Evidence of a cult to Prometheus himself is not widespread. He was a focus of religious activity at Athens, where he was linked to Athena and Hephaestus, other Greek deities of creative skills and technology. In the Western classical tradition, Prometheus became a figure who represented human striving the quest for scientific knowledge, the risk of overreaching or unintended consequences. In particular, he was regarded in the Romantic era as embodying the lone genius whose efforts to improve human existence could result in tragedy: Mary Shelley, for instance, gave The Modern Prometheus as the subtitle to her novel Frankenstein; the etymology of the theonym prometheus is debated. The classical view is that it signifies "forethought," as that of his brother Epimetheus denotes "afterthought". Hesychius of Alexandria gives Prometheus the variant name of Ithas, adds "whom others call Ithax", describes him as the Herald of the Titans. Kerényi remarks that these names are "not transparent", may be different readings of the same name, while the name "Prometheus" is descriptive.
It has been theorised that it derives from the Proto-Indo-European root that produces the Vedic pra math, "to steal", hence pramathyu-s, "thief", cognate with "Prometheus", the thief of fire. The Vedic myth of fire's theft by Mātariśvan is an analogue to the Greek account. Pramantha was the tool used to create fire; the suggestion that Prometheus was in origin the human "inventor of the fire-sticks, from which fire is kindled" goes back to Diodorus Siculus in the first century BC. The reference is again to the "fire-drill", a worldwide primitive method of fire making using a vertical and a horizontal piece of wood to produce fire by friction; the oldest record of Prometheus is in Hesiod, but stories of theft of fire by a trickster figure are widespread around the world. Some other aspects of the story resemble the Sumerian myth of Enki, a bringer of civilisation who protected humanity against the other gods; that Prometheus descends from the Vedic fire bringer Mātariśvan was a suggestion made in the 19th century which lost favour in the 20th century but is still supported by some.
The first recorded account of the Prometheus myth appeared in the late 8th-century BC Greek epic poet Hesiod's Theogony. He was a son of the Titan Iapetus by Clymene, one of the Oceanids, he was brother to Menoetius and Epimetheus. Hesiod, in Theogony, introduces Prometheus as a lowly challenger to Zeus's omniscience and omnipotence. In the trick at Mekone, a sacrificial meal marking the "settling of accounts" between mortals and immortals, Prometheus played a trick against Zeus, he placed two sacrificial offerings before the Olympian: a selection of beef hidden inside an ox's stomach, the bull's bones wrapped in "glistening fat". Zeus chose the latter. Henceforth, humans would keep that meat for themselves and burn the bones wrapped in fat as an offering to the gods; this angered Zeus. In this version of the myth, the use of fire was known to humans, but withdrawn by Zeus. Prometheus, stole fire back in a giant fennel-stalk and restored it to humanity; this further enraged Zeus. The woman, a "shy maiden", was fashioned by Hephaestus out of clay and Athena helped to adorn her properly.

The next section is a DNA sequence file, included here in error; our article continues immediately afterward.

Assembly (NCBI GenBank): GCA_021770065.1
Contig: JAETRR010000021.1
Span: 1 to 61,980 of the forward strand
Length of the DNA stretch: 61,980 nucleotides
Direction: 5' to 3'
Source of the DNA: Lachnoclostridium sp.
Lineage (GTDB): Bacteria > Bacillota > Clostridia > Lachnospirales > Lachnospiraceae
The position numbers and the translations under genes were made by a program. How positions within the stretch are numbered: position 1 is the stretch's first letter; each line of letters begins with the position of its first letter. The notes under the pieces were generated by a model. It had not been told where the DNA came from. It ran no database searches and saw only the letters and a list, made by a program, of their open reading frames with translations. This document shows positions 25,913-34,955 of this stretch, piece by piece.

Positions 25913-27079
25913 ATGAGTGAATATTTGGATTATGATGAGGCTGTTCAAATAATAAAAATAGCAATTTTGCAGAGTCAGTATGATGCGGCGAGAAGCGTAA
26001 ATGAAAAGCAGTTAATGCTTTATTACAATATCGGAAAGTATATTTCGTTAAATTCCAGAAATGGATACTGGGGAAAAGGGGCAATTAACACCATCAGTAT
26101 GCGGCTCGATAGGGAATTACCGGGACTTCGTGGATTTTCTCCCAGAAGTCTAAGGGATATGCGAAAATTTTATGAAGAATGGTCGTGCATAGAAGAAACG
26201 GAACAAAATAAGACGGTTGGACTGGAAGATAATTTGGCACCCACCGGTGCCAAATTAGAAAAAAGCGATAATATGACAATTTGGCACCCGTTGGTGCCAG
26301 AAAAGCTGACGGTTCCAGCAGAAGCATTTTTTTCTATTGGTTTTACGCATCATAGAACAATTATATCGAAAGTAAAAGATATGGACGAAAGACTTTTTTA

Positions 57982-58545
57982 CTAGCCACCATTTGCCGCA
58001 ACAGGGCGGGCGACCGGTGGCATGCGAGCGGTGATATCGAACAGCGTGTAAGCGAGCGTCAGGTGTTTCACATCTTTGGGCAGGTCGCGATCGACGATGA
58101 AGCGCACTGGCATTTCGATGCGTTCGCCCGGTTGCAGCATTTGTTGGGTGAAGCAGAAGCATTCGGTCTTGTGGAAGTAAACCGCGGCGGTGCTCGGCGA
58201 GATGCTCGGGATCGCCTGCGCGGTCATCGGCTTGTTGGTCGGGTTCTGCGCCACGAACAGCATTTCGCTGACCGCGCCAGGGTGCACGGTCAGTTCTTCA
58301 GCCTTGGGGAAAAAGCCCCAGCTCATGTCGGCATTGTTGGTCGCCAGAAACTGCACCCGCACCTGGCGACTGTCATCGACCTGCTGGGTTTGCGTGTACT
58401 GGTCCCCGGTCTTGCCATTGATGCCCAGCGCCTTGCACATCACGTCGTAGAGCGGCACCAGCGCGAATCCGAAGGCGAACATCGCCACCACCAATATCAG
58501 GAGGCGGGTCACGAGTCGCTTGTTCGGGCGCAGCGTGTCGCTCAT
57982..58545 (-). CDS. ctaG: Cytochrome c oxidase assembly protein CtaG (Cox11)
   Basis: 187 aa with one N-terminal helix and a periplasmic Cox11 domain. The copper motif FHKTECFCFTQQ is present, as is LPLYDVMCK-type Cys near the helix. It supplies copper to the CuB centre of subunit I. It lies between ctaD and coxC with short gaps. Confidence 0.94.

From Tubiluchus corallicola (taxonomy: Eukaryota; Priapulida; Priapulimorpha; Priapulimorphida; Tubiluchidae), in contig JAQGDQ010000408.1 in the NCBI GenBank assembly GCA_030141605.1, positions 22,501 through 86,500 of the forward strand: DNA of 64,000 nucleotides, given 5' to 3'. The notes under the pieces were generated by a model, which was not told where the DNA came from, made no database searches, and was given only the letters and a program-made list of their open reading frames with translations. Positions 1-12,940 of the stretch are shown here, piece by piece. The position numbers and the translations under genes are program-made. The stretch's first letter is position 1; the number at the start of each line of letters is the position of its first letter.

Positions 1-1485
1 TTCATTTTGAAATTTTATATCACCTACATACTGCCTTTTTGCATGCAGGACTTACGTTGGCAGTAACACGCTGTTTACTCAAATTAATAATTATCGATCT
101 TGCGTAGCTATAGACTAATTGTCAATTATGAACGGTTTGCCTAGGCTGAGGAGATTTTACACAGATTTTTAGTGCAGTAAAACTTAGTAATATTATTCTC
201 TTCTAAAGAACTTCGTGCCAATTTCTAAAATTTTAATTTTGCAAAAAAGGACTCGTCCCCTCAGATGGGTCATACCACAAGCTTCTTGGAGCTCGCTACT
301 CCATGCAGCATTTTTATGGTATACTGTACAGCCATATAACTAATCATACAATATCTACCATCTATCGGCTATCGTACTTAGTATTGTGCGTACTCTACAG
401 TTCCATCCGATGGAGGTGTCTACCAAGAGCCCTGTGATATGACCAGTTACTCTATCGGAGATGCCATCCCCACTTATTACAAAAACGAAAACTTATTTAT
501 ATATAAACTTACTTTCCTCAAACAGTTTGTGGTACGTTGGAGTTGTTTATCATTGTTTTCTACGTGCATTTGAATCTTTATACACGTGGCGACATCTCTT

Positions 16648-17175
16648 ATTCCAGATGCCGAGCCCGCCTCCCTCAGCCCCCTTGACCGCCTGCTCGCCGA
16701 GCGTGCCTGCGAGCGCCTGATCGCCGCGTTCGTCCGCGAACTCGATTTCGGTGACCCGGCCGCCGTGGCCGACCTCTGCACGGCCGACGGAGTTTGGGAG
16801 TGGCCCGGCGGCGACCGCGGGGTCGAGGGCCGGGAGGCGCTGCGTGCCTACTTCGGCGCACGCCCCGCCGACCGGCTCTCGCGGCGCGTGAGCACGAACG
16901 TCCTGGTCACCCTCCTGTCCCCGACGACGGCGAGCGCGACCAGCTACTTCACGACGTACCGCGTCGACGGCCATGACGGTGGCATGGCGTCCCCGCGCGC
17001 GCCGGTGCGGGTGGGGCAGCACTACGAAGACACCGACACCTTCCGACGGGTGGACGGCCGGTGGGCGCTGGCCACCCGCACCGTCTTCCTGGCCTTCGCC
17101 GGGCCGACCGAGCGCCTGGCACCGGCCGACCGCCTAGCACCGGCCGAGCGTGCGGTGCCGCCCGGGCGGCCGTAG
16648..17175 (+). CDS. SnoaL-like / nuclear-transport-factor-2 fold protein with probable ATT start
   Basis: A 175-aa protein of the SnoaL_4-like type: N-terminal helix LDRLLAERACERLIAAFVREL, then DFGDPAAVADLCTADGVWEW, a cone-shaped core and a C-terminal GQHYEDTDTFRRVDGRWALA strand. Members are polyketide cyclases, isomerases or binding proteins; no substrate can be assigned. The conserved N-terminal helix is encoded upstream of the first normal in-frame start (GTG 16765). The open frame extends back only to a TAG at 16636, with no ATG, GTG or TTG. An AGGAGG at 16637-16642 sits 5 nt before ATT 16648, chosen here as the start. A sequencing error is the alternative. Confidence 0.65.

Hesiod writes, "From her is the race of women and female kind: of her is the deadly race and tribe of women who live amongst mortal men to their great trouble, no helpmeets in hateful poverty, but only in wealth". Prometheus is chained to a rock in the Caucasus for eternity, where his liver is eaten daily by an eagle, only to be regenerated by night, due to his immortality; the eagle is a symbol of Zeus himself. Years the Greek hero Heracles slays the eagle and frees Prometheus from his torment. Hesiod revisits the theft of fire in Works and Days. In it the poet expands upon Zeus's reaction to Prometheus's deception. Not only does Zeus withhold fire from humanity, but "the means of life" as well. Had Prometheus not provoked Zeus's wrath, "you would do work enough in a day to supply you for a full year without working.
In Greek mythology, Cronos, or Kronos, was the leader and youngest of the first generation of Titans, the divine descendants of Uranus, the sky, Gaia, the earth. He overthrew his father and ruled during the mythological Golden Age, until he was overthrown by his own son Zeus and imprisoned in Tartarus. According to Plato, the deities Phorcys and Rhea were the eldest children of Oceanus and Tethys. Cronus was depicted with a harpe, scythe or a sickle, the instrument he used to castrate and depose Uranus, his father. In Athens, on the twelfth day of the Attic month of Hekatombaion, a festival called Kronia was held in honour of Cronus to celebrate the harvest, suggesting that, as a result of his association with the virtuous Golden Age, Cronus continued to preside as a patron of the harvest. Cronus was identified in classical antiquity with the Roman deity Saturn. In an ancient myth recorded by Hesiod's Theogony, Cronus envied the power of his father, the ruler of the universe, Uranus. Uranus drew the enmity of Cronus's mother, when he hid the gigantic youngest children of Gaia, the hundred-handed Hecatonchires and one-eyed Cyclopes, in Tartarus, so that they would not see the light.